Visa, MasterCard and U.S. banks agreed to settle a lawsuit brought by retailers. (Elise Amendola / Associated…)
Visa, Mastercard and major U.S. banks agreed to pay more than $6 billion to settle a lawsuit brought by retailers who accused them of price fixing.
Retailers had alleged in a lawsuit that the two largest payment networks conspired with banks to fix fees they charge retailers for processing customer credit-card transactions.
The dispute began in 2005, when merchants accused the companies of violating antitrust laws by fixing the swipe fees, which average about 2% of the purchase price. Proceeds from those fees generate more than $40 billion a year for U.S. banks.
The agreement follows a 2010 settlement with the Justice Department in which the two payment networks agreed to allow 4 million merchants that were accepting only their branded cards to accept other credit-card brands as well.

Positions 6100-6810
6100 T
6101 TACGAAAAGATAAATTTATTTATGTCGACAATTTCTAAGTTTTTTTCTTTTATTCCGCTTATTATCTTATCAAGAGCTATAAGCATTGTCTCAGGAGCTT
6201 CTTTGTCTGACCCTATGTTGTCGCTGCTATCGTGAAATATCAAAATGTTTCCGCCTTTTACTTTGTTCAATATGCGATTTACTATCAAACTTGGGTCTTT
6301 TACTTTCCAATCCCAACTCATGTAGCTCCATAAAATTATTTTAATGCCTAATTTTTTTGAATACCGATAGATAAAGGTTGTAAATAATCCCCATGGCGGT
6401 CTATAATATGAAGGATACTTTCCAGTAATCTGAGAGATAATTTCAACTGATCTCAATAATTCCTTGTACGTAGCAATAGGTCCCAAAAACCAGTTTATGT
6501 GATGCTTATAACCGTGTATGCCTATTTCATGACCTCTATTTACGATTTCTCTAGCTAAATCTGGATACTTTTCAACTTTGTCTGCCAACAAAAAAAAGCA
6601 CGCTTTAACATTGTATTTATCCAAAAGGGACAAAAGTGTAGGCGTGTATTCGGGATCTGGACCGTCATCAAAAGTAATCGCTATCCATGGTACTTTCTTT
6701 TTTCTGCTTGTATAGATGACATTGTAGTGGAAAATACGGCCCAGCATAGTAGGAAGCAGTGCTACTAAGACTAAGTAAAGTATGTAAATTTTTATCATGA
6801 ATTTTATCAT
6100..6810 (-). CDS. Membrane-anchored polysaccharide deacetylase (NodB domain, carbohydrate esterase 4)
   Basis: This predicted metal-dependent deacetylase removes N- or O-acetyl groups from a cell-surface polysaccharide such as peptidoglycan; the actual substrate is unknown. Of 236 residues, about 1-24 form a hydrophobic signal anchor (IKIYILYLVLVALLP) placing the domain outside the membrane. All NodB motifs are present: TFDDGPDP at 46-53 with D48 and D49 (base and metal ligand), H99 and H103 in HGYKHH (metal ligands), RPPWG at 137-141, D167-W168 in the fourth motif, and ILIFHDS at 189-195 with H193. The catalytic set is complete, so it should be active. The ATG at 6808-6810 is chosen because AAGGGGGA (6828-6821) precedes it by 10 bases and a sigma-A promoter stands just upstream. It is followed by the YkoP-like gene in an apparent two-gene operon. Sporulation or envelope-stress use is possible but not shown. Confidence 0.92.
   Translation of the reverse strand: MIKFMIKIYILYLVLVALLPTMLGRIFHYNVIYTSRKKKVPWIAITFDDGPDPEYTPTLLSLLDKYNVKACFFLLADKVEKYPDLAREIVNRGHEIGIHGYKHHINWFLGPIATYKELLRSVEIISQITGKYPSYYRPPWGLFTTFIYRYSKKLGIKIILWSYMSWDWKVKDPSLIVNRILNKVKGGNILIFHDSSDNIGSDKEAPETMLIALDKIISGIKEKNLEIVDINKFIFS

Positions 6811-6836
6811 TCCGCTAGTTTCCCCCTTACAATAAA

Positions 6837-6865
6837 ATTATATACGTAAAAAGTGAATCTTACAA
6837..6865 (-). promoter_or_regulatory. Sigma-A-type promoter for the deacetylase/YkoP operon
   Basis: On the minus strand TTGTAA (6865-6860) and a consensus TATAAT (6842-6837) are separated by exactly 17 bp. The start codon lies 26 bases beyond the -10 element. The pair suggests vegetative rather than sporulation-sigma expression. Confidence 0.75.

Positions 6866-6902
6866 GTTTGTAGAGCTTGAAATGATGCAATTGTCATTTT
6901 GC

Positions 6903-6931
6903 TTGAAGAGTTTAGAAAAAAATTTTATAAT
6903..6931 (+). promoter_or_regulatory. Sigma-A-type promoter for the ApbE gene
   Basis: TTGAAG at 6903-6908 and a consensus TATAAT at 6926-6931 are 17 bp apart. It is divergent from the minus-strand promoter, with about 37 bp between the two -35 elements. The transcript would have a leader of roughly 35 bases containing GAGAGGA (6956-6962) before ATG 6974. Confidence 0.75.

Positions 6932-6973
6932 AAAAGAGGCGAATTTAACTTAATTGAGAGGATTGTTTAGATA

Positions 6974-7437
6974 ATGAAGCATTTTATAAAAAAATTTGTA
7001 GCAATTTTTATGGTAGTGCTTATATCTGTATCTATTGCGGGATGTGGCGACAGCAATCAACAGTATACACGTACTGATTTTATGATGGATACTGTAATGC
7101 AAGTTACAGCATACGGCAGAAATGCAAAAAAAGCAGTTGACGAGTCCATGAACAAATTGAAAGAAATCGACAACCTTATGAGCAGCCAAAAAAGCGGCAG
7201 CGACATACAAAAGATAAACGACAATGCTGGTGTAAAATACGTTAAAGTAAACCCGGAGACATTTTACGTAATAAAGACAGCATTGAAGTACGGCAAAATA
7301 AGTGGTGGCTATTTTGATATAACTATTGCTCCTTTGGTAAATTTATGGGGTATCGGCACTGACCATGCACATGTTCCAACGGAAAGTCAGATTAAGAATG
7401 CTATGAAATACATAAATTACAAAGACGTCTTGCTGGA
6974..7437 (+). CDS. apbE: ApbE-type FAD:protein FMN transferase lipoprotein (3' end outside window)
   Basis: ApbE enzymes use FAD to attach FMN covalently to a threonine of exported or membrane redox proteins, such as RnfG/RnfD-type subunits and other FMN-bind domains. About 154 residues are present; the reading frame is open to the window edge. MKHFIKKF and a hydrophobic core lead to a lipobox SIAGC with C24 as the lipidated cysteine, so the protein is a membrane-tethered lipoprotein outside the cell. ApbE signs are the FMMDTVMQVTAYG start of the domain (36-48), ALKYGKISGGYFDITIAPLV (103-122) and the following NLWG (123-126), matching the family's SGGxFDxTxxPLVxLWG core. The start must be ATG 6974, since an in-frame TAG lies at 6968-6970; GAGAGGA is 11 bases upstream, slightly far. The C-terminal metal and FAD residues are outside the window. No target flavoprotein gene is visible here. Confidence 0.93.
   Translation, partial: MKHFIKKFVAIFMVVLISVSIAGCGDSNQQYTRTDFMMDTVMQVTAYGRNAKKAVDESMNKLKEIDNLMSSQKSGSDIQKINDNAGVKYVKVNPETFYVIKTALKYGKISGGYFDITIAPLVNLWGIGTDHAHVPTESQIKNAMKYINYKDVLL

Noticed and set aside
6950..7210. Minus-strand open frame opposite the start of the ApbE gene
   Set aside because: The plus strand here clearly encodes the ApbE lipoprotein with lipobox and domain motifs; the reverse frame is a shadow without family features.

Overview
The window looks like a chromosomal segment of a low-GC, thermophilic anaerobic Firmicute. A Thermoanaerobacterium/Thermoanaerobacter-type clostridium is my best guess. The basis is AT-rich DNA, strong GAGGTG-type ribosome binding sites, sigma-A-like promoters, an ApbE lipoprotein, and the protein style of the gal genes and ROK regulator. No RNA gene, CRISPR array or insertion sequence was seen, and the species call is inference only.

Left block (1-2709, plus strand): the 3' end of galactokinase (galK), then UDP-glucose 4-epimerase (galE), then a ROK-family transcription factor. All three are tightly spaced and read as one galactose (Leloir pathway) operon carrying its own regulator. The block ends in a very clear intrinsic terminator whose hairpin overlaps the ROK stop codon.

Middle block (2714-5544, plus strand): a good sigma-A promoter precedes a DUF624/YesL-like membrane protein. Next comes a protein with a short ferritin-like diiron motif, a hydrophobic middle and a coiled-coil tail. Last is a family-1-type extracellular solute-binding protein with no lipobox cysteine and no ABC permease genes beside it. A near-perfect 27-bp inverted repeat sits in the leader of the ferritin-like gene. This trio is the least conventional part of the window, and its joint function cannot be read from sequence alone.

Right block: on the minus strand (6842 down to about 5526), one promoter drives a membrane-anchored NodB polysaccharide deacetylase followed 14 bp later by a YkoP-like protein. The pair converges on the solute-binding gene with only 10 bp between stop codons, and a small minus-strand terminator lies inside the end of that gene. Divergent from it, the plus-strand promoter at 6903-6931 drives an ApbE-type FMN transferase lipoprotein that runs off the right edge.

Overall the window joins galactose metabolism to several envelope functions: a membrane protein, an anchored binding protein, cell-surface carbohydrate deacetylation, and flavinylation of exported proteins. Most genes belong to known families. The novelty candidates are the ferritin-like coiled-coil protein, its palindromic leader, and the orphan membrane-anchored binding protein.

Other defendants in the case included Bank of America Corp., Citigroup Inc., Wells Fargo & Co., Capital One Financial Corp. and Barclays.
The settlement will enable merchants to put pressure on Visa and MasterCard to limit or reduce the fees, said attorney K. Craig Wildfang, who was co-lead counsel for the plaintiffs.
"The reforms achieved by this case and in this settlement will help shift the competitive balance from one formerly dominated by the banks which controlled the card networks to the side of merchants and consumers," Wildfang said in a statement. "Over time, the reforms induced by this case and in this settlement should help reduce card-acceptance costs to merchants, which in turn, will result in lower prices for all consumers."
The case had been set for trial in September before U.S. District Judge John Gleeson in Brooklyn.
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